Adding thumbnails to your Video-on-Demand service

Okay, I’ve spent another hour fixing up my last post about building your own VOD service in 4-5 hours using Azure Media Services and Azure Media Player. I were not quite happy with the Q&D playlist I created and I couldn’t let go of the thought how complicated it would be to have Azure Media Services generating thumbnails from the video during the encoding process. It turned out to be pretty simple and I fixed that in a little less than an hour.

Demo VOD Service can be found here


The web page for my demo VOD service now contain thumbnails on the right, showing what videos are available to view. Creating thumbnails from a video file can easily be done with ffmpeg or other software and I first thought of doing that and storing the JPEGs in blob storage. I turned out that there is a built in support for generating thumbnails from video fils built in to Azure Media Services.


Thumbnail generation

In the upload-encode-publish C# console program I wrote, I could add the few lines below to generate the JPEG thumbnail


The highlighted lines reads an xml config file that specifies how the JPEG should be generated and what the file name of it should be. Then a task is created where the Azure Media Processor is asked to use the xml config on the uploaded and encoded video file and generate a JPEG thumbnail from it.

The xml config file is quite simple and says that I want a Type=Jpeg output with the size of 20% of the actual video taken 5% into the video. If I wanted multiple thumbnails I could have changed Stop not be be the same as where it starts. The Size attribute can also hold a list of sizes so that you get multiple thumbnail sizes of each position it samples. In my case, I’m happy with just one thumbnail jpeg file.


Where is the JPEG thumbnail stored and how do I locate it?

Assets are stored in a relationship in Azure Media Services. When you encode the uploaded video into multiple bit rate videos, you actually create multiple copies of the source video and all these assets are linked in a parent-child relationship to the source video (asset). It’s the same when you generate thumbnail(s) from the source video and the JPEG files (assets) also have a parent-child relationship to the source video. So finding the associated thumbnail of a multi bit rate video stream is as simple as looking at its parent asset (the source video) and navigating to other child-assets containing JPEGs.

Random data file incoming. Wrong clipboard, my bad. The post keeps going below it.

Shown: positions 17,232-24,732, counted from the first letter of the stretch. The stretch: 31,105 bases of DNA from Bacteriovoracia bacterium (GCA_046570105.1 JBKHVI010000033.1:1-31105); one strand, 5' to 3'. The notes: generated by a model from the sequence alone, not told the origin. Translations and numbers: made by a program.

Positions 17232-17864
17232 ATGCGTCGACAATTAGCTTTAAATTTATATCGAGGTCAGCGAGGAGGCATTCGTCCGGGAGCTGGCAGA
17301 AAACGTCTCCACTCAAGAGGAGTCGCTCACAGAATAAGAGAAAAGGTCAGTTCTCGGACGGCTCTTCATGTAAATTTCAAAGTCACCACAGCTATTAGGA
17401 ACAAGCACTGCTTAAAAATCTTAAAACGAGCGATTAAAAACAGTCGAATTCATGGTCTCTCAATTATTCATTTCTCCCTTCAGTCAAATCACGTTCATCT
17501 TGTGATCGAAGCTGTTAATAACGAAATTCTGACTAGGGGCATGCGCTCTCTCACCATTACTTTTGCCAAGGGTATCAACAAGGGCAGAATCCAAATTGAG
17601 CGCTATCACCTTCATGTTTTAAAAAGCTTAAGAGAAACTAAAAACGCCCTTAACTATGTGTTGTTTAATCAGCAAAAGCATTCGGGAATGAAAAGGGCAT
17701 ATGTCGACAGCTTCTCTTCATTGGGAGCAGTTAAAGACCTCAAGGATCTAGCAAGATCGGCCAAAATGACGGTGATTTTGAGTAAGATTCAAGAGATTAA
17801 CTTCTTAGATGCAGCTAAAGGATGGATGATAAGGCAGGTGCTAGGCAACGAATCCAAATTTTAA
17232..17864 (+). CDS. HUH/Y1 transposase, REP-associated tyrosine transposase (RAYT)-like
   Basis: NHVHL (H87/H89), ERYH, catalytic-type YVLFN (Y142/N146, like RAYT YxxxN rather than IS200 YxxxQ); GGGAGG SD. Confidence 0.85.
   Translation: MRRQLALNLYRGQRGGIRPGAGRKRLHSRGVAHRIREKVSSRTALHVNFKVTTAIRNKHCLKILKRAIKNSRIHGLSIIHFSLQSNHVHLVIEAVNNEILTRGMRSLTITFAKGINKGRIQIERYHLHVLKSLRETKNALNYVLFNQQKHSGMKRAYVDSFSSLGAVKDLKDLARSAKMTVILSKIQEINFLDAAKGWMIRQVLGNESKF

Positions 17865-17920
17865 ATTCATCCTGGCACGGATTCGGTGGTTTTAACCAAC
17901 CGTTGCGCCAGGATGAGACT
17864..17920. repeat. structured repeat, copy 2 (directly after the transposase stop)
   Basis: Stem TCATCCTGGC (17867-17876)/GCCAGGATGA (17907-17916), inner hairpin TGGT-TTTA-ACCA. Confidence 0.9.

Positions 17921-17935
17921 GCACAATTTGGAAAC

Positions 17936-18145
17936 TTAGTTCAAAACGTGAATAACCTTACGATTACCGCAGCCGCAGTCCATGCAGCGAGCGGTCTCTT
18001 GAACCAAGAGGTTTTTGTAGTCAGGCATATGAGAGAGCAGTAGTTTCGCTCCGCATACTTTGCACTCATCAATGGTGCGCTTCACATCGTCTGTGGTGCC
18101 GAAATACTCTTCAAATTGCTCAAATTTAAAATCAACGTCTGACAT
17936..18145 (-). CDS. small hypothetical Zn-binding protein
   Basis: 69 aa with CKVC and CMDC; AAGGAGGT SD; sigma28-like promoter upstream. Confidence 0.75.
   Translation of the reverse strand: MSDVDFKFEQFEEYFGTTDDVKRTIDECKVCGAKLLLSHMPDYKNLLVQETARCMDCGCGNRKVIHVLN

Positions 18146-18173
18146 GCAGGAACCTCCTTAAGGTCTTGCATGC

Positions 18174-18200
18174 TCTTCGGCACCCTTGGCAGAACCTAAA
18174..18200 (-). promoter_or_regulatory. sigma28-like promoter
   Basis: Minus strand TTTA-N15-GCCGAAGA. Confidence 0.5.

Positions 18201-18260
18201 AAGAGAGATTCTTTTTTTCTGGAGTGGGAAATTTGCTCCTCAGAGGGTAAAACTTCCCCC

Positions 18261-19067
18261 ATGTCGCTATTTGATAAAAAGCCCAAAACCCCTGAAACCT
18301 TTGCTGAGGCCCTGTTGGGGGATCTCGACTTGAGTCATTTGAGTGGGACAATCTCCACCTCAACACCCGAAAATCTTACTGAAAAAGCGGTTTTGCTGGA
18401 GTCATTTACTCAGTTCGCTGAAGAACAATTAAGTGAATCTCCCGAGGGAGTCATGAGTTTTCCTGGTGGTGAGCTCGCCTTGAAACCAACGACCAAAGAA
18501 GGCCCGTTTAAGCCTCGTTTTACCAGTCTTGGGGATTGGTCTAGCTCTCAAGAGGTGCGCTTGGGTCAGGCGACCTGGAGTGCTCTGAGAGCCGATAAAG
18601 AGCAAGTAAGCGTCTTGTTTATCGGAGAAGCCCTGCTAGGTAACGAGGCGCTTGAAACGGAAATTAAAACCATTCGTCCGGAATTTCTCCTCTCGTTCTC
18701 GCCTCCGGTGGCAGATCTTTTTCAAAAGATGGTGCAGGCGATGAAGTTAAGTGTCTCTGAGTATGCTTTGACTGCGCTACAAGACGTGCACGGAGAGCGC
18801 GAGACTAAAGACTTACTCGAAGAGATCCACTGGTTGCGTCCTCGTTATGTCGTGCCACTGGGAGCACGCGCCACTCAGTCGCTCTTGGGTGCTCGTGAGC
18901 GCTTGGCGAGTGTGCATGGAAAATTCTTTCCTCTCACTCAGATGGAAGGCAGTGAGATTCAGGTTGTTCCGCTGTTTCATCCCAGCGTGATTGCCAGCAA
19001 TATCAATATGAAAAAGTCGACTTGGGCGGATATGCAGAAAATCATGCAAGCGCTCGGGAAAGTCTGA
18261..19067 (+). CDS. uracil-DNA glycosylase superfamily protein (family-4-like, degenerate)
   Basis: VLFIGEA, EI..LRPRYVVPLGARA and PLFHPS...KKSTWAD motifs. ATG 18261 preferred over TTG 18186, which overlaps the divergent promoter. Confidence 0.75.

Since they are “assets” in the Azure Media Service sense, they get a locator (ie a base url path) when they are published, just like the multi bit rate videos, so getting a publically reachable url to the JPEG is as easy as asking the asset for it’s locator.

What did I do during the extra hour I spent?

I did three things: First I read the MSDN documentation and figured out how easy it was. Second, I added the generate thumbnail functionality to my little C# console program that handles upload-encode-publish. Here I had to make it work on assets (videos) already uploaded. Third and lastly, I added the tiny logic of looking up the JPEG in the web page code so I could get the image url:s for the thumbnails.

What is left if I spend even more time on the VOD service?

Next step would be to start using a database to catalog the videos and start adding metadata about them, such as number of times viewed, information about the context of the video and perhaps even support for comments. To make it more professional, I would probably revert to using SAS signatures so that the player don’t access the video asset directly. That would give me a way to protect the content.


MSDN documentation for creating thumbnails –

Source code

Updated version of the source code –